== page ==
Photo: Ribbon-tailed bird of paradise on a branch

Divas of the avian world, elaborately feathered birds of paradise, like this ribbon-tailed species, practice elaborate courtship rituals.

Photograph by Robert Sisson

Map

Map: Bird of paradise range

Bird of Paradise Range

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Fast Facts

Type:
Bird
Diet:
Varies by species
Average life span in the wild:
Varies by species and habitat
Size:
4.75 to 39 in (12 to 100 cm)
Weight:
Varies by species
Size relative to a 6-ft (2-m) man:
Illustration: Bird of paradise compared with adult man

There are more than three dozen species in the family Paradisaeidae, more commonly known as the birds of paradise. Most are distinguished by striking colors and bright plumage of yellow, blue, scarlet, and green. These colors distinguish them as some of the world's most dramatic and attractive birds. Males often sport vibrant feathered ruffs or amazingly elongated feathers, which are known as wires or streamers. Some species have enormous head plumes or other distinctive ornaments, such as breast shields or head fans.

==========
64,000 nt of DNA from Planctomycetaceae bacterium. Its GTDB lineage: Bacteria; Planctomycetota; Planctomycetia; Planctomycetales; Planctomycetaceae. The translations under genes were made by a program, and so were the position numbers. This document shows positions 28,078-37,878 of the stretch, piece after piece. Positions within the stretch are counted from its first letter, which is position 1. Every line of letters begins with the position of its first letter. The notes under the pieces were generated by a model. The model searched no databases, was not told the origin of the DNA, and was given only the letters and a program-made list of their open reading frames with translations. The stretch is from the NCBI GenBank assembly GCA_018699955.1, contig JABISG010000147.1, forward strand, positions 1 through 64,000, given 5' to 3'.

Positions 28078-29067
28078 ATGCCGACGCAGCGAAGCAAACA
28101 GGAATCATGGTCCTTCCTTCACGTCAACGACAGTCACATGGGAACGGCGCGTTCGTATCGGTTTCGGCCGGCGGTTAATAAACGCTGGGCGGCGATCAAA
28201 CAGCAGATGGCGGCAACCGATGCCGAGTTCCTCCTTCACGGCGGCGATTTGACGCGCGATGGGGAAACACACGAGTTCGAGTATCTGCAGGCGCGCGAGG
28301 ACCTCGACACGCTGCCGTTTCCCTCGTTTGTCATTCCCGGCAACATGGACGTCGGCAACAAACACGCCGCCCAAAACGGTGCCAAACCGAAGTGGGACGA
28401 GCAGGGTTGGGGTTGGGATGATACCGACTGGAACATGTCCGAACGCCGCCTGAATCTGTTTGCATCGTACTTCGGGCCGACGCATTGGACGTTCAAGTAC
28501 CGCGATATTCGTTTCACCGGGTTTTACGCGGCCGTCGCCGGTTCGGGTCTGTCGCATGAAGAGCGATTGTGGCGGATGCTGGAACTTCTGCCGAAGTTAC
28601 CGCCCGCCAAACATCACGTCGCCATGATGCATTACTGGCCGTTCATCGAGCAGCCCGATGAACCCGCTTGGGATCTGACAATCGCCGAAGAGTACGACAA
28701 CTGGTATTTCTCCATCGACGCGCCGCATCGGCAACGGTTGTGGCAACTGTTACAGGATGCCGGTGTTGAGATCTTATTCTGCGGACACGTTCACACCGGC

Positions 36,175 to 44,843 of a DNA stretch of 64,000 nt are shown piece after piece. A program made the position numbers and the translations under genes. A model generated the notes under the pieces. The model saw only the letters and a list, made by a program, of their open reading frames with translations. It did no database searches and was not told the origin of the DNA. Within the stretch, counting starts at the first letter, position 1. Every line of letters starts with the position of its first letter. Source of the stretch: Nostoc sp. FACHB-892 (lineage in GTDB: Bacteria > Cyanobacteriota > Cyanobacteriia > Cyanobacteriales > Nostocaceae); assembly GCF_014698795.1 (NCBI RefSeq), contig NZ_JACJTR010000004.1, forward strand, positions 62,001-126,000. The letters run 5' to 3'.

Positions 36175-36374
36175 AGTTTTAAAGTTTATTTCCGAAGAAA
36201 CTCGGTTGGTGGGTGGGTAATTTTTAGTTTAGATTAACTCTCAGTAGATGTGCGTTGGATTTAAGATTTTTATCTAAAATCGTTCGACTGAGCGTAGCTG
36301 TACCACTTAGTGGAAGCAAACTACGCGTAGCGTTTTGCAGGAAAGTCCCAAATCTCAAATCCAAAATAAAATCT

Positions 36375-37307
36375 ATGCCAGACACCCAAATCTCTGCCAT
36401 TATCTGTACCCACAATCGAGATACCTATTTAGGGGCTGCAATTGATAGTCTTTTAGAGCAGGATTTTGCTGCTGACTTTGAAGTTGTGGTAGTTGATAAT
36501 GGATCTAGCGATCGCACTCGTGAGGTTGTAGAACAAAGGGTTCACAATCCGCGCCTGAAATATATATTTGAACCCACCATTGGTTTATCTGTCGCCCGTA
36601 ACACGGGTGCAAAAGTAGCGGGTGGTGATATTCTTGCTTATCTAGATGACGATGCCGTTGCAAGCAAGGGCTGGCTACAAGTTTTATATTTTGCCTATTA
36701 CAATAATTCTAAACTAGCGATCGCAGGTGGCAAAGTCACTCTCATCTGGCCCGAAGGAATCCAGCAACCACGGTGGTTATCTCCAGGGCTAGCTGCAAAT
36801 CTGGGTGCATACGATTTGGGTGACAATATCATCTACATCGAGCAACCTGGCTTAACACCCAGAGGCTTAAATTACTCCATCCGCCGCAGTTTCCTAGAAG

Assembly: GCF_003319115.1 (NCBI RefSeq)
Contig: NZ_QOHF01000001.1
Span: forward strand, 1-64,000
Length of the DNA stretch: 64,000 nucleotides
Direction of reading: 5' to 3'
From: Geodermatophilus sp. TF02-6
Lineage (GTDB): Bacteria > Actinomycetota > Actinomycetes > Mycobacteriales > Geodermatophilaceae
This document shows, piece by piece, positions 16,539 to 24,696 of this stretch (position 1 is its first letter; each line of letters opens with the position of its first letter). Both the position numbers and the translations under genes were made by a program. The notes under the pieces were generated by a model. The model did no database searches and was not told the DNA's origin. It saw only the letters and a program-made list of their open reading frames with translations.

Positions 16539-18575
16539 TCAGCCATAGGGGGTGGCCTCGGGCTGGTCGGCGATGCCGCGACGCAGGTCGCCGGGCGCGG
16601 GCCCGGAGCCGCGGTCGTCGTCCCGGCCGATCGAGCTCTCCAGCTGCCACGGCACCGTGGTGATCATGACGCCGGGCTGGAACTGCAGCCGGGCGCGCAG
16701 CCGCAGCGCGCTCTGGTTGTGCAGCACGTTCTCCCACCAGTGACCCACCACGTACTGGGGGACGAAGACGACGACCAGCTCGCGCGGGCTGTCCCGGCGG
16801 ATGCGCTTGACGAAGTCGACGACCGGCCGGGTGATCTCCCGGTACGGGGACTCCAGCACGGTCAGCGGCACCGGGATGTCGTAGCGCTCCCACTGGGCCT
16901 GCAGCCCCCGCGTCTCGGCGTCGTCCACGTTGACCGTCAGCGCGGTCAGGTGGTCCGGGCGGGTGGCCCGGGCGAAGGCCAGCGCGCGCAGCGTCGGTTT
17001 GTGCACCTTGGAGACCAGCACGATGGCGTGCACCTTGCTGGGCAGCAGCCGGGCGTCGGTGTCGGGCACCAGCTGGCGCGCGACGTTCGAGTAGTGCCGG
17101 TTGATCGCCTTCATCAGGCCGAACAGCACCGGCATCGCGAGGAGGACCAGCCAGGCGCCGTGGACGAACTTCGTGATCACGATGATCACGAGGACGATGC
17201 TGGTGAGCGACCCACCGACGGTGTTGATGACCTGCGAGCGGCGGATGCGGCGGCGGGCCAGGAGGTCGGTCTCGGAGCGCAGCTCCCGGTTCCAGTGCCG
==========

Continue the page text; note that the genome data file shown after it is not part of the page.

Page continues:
Males put their bright colors and unusual ornaments to good use when they display for females. Their elaborate dances, poses, and other rituals accentuate their appearance and put on a phenomenal show for both female birds and any humans lucky enough to be in the vicinity. Such displays can last for hours, and in many species they consume a significant part of the male's time.

Birds of paradise are found in New Guinea and surrounding islands. The manucodes and riflebirds species also dwell in Australia. Birds of paradise are so attractive that their appearance once made them the target of skin hunters, who decimated some species.

These birds also lend their name to a colorful flower. South Africa's bird-of-paradise (Strelitzia reginae) is a member of the banana family. It sports a beautiful flower believed to resemble the avian bird of paradise in flight.

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